Forespore

Endospore matures: completion of spore coat and increase in resistance to heat and chemicals by unknown process.

Outer spore coat

Endospore

Endospore is released from original cell. Cytoplasmic membrane grows and engulfs forespore within a second membrane. Vegetative cells DNA disintegrates. First membrane

Outer spore coat

Second membrane

Cytoplasm of Bacteria

Nonmembranous Organelles
Ribosomes
Sites of protein synthesis

Cytoskeleton
Plays a role in forming the cells basic shape

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Figure 3.25 A simple helical cytoskeleton

External Structures of Archaea

Glycocalyces
Function in the formation of biofilms Adhere cells to one another and inanimate objects

Flagella
Consist of basal body, hook, and filament Numerous differences with bacterial flagella

Fimbriae and Hami


Many archaea have fimbriae Some make fimbriae-like structures called hami
Function to attach archaea to surfaces
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Figure 3.26 Archaeal hami

Hamus Grappling hook

Prickles

Archaeal Cell Walls and Cytoplasmic Membrane

Most archaea have cell walls


Do not have peptidoglycan Contain variety of specialized polysaccharides and proteins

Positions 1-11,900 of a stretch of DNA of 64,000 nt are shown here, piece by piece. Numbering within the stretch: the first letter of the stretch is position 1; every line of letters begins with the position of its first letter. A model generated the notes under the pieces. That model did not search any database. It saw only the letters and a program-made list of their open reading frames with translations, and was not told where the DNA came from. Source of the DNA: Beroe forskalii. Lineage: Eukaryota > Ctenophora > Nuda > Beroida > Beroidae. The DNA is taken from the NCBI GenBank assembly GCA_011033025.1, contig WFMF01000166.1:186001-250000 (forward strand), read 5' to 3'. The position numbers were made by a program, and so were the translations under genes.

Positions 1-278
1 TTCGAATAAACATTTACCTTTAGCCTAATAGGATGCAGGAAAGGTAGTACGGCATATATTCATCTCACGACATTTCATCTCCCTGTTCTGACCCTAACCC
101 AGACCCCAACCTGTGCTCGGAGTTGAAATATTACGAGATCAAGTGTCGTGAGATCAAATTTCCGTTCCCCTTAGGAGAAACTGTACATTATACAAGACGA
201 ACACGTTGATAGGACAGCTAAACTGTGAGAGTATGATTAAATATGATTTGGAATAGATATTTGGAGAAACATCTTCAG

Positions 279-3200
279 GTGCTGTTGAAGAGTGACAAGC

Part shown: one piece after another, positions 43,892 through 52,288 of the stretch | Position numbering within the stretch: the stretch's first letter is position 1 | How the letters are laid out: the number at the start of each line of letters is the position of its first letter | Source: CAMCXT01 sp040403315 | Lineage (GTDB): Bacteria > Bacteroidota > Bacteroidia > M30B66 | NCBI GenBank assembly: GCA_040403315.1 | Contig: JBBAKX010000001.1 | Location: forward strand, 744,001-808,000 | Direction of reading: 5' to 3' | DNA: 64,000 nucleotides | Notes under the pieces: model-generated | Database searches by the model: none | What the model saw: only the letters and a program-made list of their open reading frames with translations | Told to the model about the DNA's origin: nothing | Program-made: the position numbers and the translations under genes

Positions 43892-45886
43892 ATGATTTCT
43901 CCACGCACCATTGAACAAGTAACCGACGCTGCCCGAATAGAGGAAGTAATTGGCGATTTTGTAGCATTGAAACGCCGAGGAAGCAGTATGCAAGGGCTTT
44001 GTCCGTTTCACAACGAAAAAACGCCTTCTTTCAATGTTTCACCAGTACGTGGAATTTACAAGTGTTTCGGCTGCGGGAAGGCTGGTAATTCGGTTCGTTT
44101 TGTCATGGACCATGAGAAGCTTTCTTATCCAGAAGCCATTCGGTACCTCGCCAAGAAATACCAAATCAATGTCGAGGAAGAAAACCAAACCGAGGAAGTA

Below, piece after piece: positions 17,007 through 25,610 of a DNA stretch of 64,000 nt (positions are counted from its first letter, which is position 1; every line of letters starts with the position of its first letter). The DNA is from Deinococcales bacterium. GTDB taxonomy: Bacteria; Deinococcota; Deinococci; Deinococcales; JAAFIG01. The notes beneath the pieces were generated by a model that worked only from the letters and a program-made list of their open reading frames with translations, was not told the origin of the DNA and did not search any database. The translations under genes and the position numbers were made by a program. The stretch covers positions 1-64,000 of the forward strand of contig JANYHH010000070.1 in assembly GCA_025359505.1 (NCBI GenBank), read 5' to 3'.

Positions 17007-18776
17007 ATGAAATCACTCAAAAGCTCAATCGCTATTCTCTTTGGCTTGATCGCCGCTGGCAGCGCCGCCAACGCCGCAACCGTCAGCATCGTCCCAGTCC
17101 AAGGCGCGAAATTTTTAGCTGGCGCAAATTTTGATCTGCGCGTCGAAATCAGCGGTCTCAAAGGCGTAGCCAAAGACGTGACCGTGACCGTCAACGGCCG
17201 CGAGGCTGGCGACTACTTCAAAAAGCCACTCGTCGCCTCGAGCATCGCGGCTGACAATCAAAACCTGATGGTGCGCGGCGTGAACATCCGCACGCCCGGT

All archaea have cytoplasmic membranes


Maintain electrical and chemical gradients Control import and export of substances from the cell

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Figure 3.27 Representative shapes of archaea-overview

Cytoplasm of Archaea

Archaeal cytoplasm similar to bacterial cytoplasm


Have 70S ribosomes Fibrous cytoskeleton Circular DNA

Archaeal cytoplasm also differs from bacterial cytoplasm


Different ribosomal proteins Different metabolic enzymes to make RNA Genetic code more similar to eukaryotes

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External Structure of Eukaryotic Cells

Glycocalyces
Never as organized as prokaryotic capsules Help anchor animal cells to each other Strengthen cell surface Provide protection against dehydration Function in cell-to-cell recognition and communication

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Eukaryotic Cell Walls

Fungi, algae, plants, and some protozoa have cell walls Composed of various polysaccharides
Plant cell walls composed of cellulose Fungal cell walls composed of cellulose, chitin, and/or glucomannan Algal cell walls composed of a variety of polysaccharides

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Figure 3.28 A eukaryotic cell wall

Cell wall

Cytoplasmic membrane

Eukaryotic Cytoplasmic Membranes

All eukaryotic cells have cytoplasmic membrane Are a fluid mosaic of phospholipids and proteins Contain steroid lipids to help maintain fluidity Contain regions of lipids and proteins called membrane rafts Control movement into and out of cell